Grant understood the horrors of war and was not insensitive.,
This review is from: Personal Memoirs of Ulysses S. Grant, both volumes in a single file, Samizdat Edition (Annotated) (Kindle Edition)
Grant as a newly minted lieutenant, graduated from West Point just in time to join the US war of conquest in Mexico which he frankly described as wrong. His candor on this sensitive matter continues into his detailed and frank description of the Civil War and his years as President of the US.
This man, who Lincoln finally found could win battles, where Abe's earlier choices seldom did, led to some of the bloodiest encounters in military history. However, he remained sensitive to the losses and to the vicious and sad consequences of that rebellion, even as he embraced its necessity to keep the union together.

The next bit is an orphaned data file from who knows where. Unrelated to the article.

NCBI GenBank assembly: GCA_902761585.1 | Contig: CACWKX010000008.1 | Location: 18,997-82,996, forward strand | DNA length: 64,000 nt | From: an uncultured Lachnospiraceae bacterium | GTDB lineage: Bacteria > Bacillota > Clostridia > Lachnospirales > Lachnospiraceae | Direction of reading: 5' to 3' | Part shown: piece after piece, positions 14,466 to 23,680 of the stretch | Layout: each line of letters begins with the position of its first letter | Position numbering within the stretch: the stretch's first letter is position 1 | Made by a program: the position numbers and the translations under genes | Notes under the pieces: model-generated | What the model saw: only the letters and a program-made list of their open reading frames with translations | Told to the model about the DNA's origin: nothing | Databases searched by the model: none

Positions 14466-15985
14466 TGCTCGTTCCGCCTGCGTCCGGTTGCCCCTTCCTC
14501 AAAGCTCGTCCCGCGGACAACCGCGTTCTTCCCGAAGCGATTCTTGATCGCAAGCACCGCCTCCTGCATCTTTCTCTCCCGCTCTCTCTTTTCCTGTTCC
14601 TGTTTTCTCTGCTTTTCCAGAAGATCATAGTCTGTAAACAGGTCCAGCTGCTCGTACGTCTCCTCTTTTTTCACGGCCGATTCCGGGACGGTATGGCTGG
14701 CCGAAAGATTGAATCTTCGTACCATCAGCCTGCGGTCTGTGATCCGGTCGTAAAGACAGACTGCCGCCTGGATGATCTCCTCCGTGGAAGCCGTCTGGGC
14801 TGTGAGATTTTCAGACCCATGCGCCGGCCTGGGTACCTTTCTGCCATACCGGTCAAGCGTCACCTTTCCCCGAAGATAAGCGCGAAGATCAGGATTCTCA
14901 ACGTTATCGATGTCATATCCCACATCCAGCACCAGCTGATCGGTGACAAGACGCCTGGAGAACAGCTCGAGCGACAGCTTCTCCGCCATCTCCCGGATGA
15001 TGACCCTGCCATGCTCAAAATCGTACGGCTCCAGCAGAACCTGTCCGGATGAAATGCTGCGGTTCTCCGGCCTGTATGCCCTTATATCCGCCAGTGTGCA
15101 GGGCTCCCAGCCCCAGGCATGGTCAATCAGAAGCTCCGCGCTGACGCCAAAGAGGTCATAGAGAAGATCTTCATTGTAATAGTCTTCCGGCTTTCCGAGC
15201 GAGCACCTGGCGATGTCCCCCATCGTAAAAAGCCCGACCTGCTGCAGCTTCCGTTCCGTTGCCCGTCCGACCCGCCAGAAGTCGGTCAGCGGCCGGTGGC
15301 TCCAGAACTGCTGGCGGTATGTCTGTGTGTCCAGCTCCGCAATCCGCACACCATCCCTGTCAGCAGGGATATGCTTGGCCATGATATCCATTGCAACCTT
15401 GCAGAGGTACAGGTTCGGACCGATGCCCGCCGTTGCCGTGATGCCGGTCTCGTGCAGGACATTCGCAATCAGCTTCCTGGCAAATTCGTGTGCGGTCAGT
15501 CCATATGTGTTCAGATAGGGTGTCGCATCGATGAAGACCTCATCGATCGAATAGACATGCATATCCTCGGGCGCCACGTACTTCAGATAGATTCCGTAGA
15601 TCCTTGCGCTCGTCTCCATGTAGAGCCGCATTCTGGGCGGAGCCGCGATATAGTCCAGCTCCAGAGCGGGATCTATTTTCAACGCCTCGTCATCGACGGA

This massive account rings true as a most accurate history from a key participant. Grant died in 1984 shortly after finishing this autobiography, which was a huge market sucess and provided his family with a substantial financial benefit, important since at that time lavish pensions were not provided former Presidents. This reminds us of the popularity which Crusade in Europe by Eisenhower enjoyed when it was published after WW II.
The contrast between Grant's precarious financial situation versus how our present day elected Federal officials fare with respect to pensions and other benefits, both before and after leaving office is startling.
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